The Internet is a bit abuzz this morning with Apple’s announcement that they had sold one million videos in about 20 days since the launch of the video iPod.
Color me skeptical about how meaningful this really is. Having been involved with digital video over Internet since it’s inception, and closely involved with the leading video services on the Internet, I continue to doubt whether watching video on small screens (either iPods or mobile phones) will ever become a significant, mainstream activity. Music on portable devices has exploded because the sound quality is hardly affected; carrying your iPod around is not dissimilar to carrying around a decent stereo.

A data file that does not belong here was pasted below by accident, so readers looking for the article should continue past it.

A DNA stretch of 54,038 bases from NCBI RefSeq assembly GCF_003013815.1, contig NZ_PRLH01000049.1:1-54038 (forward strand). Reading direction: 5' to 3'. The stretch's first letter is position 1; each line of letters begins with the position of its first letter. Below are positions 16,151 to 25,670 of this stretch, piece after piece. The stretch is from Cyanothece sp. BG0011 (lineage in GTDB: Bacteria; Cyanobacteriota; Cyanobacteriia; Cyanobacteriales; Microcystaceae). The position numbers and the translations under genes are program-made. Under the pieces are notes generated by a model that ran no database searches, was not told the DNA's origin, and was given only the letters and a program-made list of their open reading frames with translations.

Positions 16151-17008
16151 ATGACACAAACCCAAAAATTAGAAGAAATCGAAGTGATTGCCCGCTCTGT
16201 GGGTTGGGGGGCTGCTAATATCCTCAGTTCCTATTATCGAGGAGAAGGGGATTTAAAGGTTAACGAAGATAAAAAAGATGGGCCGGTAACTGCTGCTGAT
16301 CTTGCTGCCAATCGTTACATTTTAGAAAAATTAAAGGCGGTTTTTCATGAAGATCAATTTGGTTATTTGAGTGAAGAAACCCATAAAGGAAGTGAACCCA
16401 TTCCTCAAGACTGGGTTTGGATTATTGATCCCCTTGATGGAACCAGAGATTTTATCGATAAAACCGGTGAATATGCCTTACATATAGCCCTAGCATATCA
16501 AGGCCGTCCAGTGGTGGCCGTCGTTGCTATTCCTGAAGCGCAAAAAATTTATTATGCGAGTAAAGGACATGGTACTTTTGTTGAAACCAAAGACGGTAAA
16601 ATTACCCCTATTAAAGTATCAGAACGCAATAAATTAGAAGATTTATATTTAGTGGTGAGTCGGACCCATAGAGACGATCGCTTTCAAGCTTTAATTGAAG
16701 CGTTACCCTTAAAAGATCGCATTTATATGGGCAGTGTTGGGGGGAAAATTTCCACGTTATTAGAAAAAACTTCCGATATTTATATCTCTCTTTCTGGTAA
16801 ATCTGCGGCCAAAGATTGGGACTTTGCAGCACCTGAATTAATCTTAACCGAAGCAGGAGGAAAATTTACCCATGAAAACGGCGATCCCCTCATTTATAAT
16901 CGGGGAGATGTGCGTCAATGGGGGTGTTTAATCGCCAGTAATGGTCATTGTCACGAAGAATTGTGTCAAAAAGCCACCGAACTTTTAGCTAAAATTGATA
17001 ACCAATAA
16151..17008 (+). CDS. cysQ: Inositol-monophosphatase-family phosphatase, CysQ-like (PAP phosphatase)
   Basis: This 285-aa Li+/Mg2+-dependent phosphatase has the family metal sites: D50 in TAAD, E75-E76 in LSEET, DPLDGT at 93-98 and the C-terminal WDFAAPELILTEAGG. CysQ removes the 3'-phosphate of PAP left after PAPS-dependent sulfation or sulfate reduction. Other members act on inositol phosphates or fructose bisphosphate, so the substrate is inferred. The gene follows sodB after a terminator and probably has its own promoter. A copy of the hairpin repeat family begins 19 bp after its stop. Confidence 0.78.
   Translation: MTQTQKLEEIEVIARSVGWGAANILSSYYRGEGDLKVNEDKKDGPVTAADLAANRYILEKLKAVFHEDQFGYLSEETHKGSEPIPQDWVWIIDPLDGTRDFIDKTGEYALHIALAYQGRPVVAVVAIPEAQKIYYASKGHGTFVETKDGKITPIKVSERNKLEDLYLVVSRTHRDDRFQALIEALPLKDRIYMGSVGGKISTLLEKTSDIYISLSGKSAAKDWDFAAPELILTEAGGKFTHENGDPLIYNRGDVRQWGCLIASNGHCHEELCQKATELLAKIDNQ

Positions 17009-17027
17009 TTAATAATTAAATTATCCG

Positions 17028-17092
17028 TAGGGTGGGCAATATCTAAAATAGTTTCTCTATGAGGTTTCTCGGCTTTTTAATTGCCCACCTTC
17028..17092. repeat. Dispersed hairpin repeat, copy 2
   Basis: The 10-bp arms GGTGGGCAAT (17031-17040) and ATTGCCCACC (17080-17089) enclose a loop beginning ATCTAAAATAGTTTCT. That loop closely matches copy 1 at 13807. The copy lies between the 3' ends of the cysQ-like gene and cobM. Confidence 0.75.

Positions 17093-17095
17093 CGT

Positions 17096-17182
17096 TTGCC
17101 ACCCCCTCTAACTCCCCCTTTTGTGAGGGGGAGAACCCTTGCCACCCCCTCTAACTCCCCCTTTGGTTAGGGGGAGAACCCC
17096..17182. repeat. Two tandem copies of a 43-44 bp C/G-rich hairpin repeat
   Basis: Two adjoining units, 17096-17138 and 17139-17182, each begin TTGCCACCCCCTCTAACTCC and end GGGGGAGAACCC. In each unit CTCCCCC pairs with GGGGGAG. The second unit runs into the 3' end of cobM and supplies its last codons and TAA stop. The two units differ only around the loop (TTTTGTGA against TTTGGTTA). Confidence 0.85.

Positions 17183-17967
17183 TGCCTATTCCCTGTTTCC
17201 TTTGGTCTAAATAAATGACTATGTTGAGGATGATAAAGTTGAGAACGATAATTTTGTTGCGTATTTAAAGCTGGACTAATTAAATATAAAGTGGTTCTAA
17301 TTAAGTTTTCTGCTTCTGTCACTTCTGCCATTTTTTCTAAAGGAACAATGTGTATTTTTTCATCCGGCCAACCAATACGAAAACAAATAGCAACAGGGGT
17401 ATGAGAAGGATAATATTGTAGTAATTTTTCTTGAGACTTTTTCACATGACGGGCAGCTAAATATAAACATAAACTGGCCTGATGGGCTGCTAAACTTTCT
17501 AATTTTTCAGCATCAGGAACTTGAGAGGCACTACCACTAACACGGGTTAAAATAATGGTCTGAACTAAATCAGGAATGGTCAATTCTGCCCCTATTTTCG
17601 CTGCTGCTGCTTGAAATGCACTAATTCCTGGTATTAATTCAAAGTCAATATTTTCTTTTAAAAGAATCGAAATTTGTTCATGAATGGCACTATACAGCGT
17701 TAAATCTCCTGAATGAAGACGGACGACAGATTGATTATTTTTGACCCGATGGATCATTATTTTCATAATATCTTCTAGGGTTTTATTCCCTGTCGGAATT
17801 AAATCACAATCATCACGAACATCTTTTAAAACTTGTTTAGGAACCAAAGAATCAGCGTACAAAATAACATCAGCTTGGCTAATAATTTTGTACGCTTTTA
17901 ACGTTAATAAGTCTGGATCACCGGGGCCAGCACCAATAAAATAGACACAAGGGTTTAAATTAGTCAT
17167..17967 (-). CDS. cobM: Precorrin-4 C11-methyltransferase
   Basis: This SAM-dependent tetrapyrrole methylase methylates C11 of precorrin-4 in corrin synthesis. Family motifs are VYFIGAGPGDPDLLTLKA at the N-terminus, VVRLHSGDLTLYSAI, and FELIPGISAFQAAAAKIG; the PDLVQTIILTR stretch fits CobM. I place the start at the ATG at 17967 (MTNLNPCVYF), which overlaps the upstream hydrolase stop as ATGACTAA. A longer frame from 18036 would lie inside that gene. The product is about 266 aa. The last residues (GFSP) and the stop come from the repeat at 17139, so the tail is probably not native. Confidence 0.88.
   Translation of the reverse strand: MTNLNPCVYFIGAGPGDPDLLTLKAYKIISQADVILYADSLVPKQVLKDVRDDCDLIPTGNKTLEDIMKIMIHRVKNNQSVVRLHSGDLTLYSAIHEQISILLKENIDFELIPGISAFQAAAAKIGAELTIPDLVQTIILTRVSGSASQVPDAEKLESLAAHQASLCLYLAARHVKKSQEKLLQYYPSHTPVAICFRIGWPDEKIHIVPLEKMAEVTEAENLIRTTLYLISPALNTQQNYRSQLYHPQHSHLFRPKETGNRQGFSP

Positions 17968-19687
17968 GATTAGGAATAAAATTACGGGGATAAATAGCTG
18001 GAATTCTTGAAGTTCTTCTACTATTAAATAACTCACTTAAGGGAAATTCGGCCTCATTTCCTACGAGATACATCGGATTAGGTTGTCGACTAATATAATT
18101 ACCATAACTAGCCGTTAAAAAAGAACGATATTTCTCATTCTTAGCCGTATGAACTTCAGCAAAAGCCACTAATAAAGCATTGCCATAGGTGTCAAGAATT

Not true with video content. It’s just not at all like the experience of watching on a television. Of course there are some scenarios where the quality of experience is less important, and portability trumps: say, getting news immediately, wherever you are; or watching music videos (especially if you’re a teenager); or some forms of viral video. But I think these are all likely to remain non-mainstream experiences.
Distribution of TV programs via DVD will be the mainstream experience for the foreseeable future. A far more interesting, and beneficial, product from Apple would be a service and hardware combo that allows me to get DVD quality television shows downloaded to my computer, and then relayed via Airport or Airport Express to my television. Lot’s of hacks out there for this now, and talk about how to use the Mini. But a simple product that works out of the box combined with quality programming would be a huge step forward, and much more important than what we’re seeing with the video iPod.